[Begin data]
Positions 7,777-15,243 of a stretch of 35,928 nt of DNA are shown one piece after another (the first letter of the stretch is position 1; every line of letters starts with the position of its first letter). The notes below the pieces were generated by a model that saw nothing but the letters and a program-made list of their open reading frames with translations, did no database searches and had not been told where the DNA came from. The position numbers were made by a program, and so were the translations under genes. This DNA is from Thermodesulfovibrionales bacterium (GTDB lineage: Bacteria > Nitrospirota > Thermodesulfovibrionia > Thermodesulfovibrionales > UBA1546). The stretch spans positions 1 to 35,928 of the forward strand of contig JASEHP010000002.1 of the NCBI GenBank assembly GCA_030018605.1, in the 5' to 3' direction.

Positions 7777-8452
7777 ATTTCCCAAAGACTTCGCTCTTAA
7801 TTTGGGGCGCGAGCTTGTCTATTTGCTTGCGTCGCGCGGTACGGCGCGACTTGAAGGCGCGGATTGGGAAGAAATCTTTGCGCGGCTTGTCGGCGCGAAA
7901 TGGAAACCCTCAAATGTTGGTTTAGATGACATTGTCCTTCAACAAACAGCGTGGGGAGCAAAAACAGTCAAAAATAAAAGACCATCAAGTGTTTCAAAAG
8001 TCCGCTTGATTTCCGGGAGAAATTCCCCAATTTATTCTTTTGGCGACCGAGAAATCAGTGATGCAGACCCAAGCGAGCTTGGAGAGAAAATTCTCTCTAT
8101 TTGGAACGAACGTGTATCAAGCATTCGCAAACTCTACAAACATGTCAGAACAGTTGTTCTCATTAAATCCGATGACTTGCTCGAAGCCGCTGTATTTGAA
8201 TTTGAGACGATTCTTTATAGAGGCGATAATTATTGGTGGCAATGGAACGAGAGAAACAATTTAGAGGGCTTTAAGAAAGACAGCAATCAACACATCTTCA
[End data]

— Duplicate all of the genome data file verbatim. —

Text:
Positions 7,777-15,243 of a stretch of 35,928 nt of DNA are shown one piece after another (the first letter of the stretch is position 1; every line of letters starts with the position of its first letter). The notes below the pieces were generated by a model that saw nothing but the letters and a program-made list of their open reading frames with translations, did no database searches and had not been told where the DNA came from. The position numbers were made by a program, and so were the translations under genes. This DNA is from Thermodesulfovibrionales bacterium (GTDB lineage: Bacteria > Nitrospirota > Thermodesulfovibrionia > Thermodesulfovibrionales > UBA1546). The stretch spans positions 1 to 35,928 of the forward strand of contig JASEHP010000002.1 of the NCBI GenBank assembly GCA_030018605.1, in the 5' to 3' direction.

Positions 7777-8452
7777 ATTTCCCAAAGACTTCGCTCTTAA
7801 TTTGGGGCGCGAGCTTGTCTATTTGCTTGCGTCGCGCGGTACGGCGCGACTTGAAGGCGCGGATTGGGAAGAAATCTTTGCGCGGCTTGTCGGCGCGAAA
7901 TGGAAACCCTCAAATGTTGGTTTAGATGACATTGTCCTTCAACAAACAGCGTGGGGAGCAAAAACAGTCAAAAATAAAAGACCATCAAGTGTTTCAAAAG
8001 TCCGCTTGATTTCCGGGAGAAATTCCCCAATTTATTCTTTTGGCGACCGAGAAATCAGTGATGCAGACCCAAGCGAGCTTGGAGAGAAAATTCTCTCTAT
8101 TTGGAACGAACGTGTATCAAGCATTCGCAAACTCTACAAACATGTCAGAACAGTTGTTCTCATTAAATCCGATGACTTGCTCGAAGCCGCTGTATTTGAA
8201 TTTGAGACGATTCTTTATAGAGGCGATAATTATTGGTGGCAATGGAACGAGAGAAACAATTTAGAGGGCTTTAAGAAAGACAGCAATCAACACATCTTCA